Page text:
• Regarding article 12 mentioning, we noted that the levels of trade unions’ structure comprising trade unions’ committees for institutions, or professional trade unions at the level of the city or the governorate, general trade unions and the general federation, is obviously a replication of article 7 of Law 35/1976 that raised – and is still provoking – many criticism and rejection including on behalf of ILO Experts Committee.

Once again, we find ourselves in front of a pyramidal structure composed of three levels while the rich reality full of various initiatives should not presuppose that trade union committees of institutions have necessarily to be placed under a general union, or general unions under a general federation.  The proposed structure ignores also sectoral and regional federations that have effectively been formed during the past years, some of which deserving full respect and consideration.

  • The amendment introduced by the Parliamentarian committee on article 6 of the draft in order to avoid being exposed to remarks by ILO Experts Committee is a step forward as it changed the promulgation of model regulations by decree of the minister by erasing the term “decree” and stating that these are guiding regulations to be used when needed.  However, there is no reason to mention model or guiding regulation in the law as long as their purpose is to provide technical support for trade unions in developing their regulations, without being compulsory.
  • The listing of workers who the law is applying to them is an unjustified outbidding that will probably lead to deprive many other workers from creating trade unions; these include for example self-employed workers and fishermen while this right should be practiced by all categories; therefore, it would have been more suitable to only mention those excepted from the umbrella of this law according to the Constitution, i.e. workers in disciplinary institution.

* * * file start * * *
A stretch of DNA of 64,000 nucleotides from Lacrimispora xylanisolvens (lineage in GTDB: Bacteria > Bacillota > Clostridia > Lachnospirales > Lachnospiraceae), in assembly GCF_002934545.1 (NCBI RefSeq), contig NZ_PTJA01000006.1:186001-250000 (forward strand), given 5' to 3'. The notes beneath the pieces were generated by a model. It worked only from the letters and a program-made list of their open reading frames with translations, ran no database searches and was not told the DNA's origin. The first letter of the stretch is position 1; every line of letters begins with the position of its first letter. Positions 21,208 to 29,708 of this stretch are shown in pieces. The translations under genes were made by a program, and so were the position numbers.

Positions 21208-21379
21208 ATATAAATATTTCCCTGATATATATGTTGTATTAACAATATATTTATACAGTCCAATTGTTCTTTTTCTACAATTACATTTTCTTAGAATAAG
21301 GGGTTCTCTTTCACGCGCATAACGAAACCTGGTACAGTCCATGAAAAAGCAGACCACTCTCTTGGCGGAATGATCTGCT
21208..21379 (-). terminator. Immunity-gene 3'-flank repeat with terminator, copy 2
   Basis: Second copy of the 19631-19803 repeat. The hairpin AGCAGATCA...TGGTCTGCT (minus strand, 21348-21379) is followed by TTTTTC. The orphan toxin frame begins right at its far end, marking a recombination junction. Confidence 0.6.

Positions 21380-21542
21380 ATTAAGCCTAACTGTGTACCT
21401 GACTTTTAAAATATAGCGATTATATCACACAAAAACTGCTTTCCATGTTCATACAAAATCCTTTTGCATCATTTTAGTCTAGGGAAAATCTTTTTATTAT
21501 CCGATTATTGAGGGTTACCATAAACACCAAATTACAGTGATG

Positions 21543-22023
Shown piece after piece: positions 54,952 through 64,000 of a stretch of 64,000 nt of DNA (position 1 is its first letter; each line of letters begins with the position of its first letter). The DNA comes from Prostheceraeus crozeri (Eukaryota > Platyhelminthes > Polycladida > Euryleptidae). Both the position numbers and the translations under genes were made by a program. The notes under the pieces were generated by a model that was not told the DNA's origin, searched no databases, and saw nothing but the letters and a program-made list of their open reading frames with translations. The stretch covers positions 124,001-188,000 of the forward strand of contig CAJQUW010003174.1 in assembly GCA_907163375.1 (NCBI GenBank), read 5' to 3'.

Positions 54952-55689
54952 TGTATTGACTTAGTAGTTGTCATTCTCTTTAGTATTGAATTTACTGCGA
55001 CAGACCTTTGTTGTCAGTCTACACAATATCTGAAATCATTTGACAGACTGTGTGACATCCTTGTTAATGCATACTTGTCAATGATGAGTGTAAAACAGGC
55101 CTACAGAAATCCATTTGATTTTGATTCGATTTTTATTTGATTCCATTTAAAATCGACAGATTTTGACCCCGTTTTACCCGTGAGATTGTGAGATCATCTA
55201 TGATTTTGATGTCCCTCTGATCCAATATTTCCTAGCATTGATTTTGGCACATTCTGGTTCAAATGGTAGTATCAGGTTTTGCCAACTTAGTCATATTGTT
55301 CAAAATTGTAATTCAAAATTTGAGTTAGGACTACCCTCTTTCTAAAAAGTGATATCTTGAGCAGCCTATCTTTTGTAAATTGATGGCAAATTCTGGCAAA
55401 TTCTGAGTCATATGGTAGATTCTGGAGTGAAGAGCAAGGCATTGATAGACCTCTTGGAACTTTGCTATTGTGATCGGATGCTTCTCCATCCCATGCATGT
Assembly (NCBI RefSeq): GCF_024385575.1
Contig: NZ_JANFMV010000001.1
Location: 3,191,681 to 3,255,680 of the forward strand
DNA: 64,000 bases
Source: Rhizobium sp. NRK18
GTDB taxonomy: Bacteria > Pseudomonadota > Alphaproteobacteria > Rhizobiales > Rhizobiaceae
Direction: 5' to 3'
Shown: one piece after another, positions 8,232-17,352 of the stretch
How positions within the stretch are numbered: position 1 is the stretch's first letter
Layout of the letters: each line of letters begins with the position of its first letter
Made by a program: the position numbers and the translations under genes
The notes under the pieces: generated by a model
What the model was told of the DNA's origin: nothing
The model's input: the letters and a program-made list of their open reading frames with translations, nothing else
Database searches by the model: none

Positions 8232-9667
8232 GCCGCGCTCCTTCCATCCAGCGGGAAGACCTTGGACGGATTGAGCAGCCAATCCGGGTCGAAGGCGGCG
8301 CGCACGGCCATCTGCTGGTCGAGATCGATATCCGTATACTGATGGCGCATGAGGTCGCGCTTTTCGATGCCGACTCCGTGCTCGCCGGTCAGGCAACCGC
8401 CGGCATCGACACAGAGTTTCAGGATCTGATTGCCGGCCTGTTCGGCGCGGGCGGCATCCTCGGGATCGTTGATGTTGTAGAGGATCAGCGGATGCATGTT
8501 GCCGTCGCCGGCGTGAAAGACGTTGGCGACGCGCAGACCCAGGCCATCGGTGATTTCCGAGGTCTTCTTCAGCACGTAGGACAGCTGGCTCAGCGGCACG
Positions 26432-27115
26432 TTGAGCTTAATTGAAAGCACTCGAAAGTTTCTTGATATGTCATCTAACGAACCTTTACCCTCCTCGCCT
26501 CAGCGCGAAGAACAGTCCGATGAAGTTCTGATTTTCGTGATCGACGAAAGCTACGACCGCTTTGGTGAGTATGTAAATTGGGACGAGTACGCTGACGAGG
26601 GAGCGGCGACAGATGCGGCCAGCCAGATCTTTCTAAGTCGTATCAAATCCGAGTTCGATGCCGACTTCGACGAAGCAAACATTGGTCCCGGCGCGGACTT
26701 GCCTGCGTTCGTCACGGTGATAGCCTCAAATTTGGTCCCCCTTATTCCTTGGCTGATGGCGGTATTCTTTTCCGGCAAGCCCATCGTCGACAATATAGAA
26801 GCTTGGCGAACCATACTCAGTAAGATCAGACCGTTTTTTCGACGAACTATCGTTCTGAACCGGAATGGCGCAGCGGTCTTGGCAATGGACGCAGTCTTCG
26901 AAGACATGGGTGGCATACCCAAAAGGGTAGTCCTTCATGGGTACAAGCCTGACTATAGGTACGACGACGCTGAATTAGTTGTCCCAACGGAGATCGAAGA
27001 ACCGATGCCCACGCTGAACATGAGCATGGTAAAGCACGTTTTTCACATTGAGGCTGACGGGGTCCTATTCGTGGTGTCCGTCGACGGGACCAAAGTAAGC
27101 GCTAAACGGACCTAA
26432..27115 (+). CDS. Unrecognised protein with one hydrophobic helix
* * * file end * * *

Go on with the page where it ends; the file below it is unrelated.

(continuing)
Moreover, the article failed – intentionally or not – from mentioning pensioners or retired persons while we witness an inspiring experience proposed by the Pensioners Union considered as one of the most prominent organization that succeeded during the past years to truly represent retired people, and express their interests and requests through a series of significant round of negotiations.

  • Many articles of the draft violate the full right of unions general assemblies to freely elaborate and adopt the constitutions of their organizations without formal interventions; actually the articles referred to mention the duration of the trade union cycle, the conditions of membership, the criteria for applying to the board, the measures related to elections, etc.
  • By principle, we categorically refuse punishments related to the restriction of liberty when it comes to civil activities, contraventions of administrative nature, or in activities supposedly conducted on a voluntary basis.  In all cases, a trade unionist should enjoy immunity emanating from his affiliation and protecting him from being exposed to arbitrariness either on behalf of the employer, the official authorities or any other party.

CTUWS and The campaign to defend Trade Union Freedoms took the initiative of participating in the session organized this morning and granted all the attention it deserves and required by a draft law concerned with the right of Egyptian workers to establish their unions.  Such law will have an important impact on the status of workers, working relations, mechanisms of collective negotiations, and the social stability as a whole.

Despite our reservation about the period of hearing sessions limited to two days only, as well as its timing during the weekend that probably prevented some stakeholders from participating and expressing their points of view, both CTUWS and the Campaign hope that this session will not remain a mere décor to embellish the proposed law and aspire that the objections formulated during the meeting will be taken seriously in account.

Together towards a law securing trade union freedom and the right of Egyptian workers to organize freely.



The campaign to defend Trade Union Freedoms

Saturday November 4, 2017.